Essentially, if it is your property, you can inquire with your mortgage company. If it is a foreclosure or a short sale you are interested, you may be able to acquire information from the county clerk’s office. Ultimately, it may be in your best interest to utilize a local, experienced Realtor to assist with your search.
Realty One Group... more
Once a property is listed, anyone can buy it with cash or financing if all the terms are agreed to. I'm not sure I understand the question, if you have cash to purchase the home of course you can purchase it as soon as it's on the market. You'll need your own agent, as the listing agent represents FannieMae in most situations. Find a great one with lot's of useful experience to get the best outcome.... more
Citizens is not the only insurance company that underwrites in FL. A pool and hurricane shutters will result in a savings on your policy but it will not be massive. Any property built prior to 2002 benefits from a wind mitigation inspection and report. There is no pass/fail for a wind mit although you will get a certain amount of wind credits on your policy depending on the age and condition of the roof.
Call Mark Nellans at Insurance Center 239.489.2838 x105 or Gene Provost at Insurance Megastore 239.292.4741. They have numerous companies that can underwrite a policy for you.
Good luck!... more
I would recommend you use the agent directory on Trulia for Coral Springs, FL. I don't know the area or the market, so I cant comment how many have HOA, or what the fees are. A local Realtor would know, call a couple and start a relationship with one. They should review your search criteria, send you a list of properties that match, and then you can go out and view them first hand, and review the properties, including information like what the HOA is, how much it is, and etc.
Best of luck.
There are federal, state, and sometimes, local laws that protect fair housing for all. Those laws, at a federal level, apply to every one of us. There might be some variations on local laws where additional protected classes are named.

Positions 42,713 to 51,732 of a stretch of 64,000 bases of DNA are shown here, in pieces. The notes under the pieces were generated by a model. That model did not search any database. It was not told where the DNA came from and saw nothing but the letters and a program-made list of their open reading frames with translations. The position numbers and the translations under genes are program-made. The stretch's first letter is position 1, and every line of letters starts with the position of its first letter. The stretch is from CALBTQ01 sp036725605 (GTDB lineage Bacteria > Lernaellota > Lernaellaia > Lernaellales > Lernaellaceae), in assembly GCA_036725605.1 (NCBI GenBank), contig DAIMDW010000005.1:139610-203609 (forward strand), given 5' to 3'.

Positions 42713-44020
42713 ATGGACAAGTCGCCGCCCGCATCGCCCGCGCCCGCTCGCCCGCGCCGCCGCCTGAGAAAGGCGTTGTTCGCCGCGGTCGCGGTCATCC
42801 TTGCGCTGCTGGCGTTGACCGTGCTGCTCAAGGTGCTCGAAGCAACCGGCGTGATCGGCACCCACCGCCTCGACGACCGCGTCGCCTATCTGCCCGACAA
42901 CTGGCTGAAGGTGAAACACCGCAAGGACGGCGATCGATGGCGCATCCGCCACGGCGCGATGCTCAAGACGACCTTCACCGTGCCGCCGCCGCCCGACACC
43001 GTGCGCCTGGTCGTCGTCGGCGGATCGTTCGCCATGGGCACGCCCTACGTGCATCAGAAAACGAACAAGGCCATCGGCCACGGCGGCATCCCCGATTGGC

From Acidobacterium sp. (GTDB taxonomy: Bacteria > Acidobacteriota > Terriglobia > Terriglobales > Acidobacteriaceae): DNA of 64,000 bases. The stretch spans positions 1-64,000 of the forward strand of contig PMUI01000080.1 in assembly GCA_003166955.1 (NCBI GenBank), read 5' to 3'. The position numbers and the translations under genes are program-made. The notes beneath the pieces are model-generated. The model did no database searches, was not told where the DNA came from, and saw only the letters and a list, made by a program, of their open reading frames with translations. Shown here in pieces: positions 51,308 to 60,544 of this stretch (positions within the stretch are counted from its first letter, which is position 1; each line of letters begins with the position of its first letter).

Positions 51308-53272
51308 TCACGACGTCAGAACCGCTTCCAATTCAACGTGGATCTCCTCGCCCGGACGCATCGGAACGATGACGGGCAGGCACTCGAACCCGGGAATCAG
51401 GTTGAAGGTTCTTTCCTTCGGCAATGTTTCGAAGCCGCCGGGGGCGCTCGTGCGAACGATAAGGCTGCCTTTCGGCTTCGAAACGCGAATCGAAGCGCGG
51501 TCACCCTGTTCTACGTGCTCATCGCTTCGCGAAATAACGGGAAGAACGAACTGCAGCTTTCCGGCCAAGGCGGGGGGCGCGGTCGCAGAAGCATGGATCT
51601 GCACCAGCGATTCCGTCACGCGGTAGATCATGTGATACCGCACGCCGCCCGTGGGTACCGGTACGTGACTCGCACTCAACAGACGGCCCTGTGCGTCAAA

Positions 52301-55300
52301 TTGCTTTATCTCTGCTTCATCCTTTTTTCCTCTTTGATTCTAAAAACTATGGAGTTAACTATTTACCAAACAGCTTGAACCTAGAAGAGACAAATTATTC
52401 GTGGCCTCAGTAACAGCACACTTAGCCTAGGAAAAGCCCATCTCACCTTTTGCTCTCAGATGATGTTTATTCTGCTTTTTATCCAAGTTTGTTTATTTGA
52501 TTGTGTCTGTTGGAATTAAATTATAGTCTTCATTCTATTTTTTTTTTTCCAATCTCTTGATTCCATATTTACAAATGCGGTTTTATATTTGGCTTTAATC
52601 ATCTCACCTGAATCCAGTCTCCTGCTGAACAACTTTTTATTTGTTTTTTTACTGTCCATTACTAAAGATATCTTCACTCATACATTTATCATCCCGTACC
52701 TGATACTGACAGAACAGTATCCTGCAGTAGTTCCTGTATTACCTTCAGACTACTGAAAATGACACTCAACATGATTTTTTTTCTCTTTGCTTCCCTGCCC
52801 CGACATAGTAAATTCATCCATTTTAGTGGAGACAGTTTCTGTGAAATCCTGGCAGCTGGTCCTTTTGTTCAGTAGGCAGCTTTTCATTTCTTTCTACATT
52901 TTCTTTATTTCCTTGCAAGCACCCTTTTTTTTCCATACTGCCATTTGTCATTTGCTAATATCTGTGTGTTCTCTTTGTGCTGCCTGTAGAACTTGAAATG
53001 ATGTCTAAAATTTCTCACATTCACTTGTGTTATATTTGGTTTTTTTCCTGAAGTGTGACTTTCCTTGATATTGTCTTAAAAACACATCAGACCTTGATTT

We are not allowed to steer buyers. HUD and the Fair Housing Alliance report that there are frequent violations. Many times, a licensee did not believe they were steering, or discriminating against any protected class, or any person...BUT......the consumer or a tester.....might interpret something said to be a violation. Most agents extend substantial efforts to support fair housing laws, because the vast majority of agents fully believe and support that there should be fair housing for all. Because statements can be easily misconstrued, agents will take a position of high sensitivity to risk.
Example #1: A seller lives on same street as a beautiful church well known in the community because it is beautiful, and near a main intersection. Seller lives 2 blocks down on the same street. When this seller gives directions to his house, he tells....an acquaintance, friend, or contractor to......”Come down “x” street to the corner of “x” and “y”. “ABC Church is right there....Turn left....go 2 blocks past ABC Church and I’m right there.”
The seller lists his house w/ our company, and wants us to list the above directions in our listing. We cannot do that. While the seller is not promoting that church, not even a member of that church, nor does he...or we.... care what religion a buyer might be.....the mere mention of that church raises doubt in the mind of some buyers. Certain buyers might interpret those directions to imply people of a certain faith are encouraged to buy in the neighborhood, or people of a faith different than ABC church might not be welcome, etc. In fact, the seller isn’t a member and his ONLY intent was to reference the landmark. It could have been a grocery store or petting zoo. But, for reasons of fair housing law compliance, we must not risk having any consumer being led to think or feel they are being steered toward or away from any neighborhood because of religion. The mere mention of a church can be problematic for a real estate licensee if a consumer or tester THINKS something was meant by it.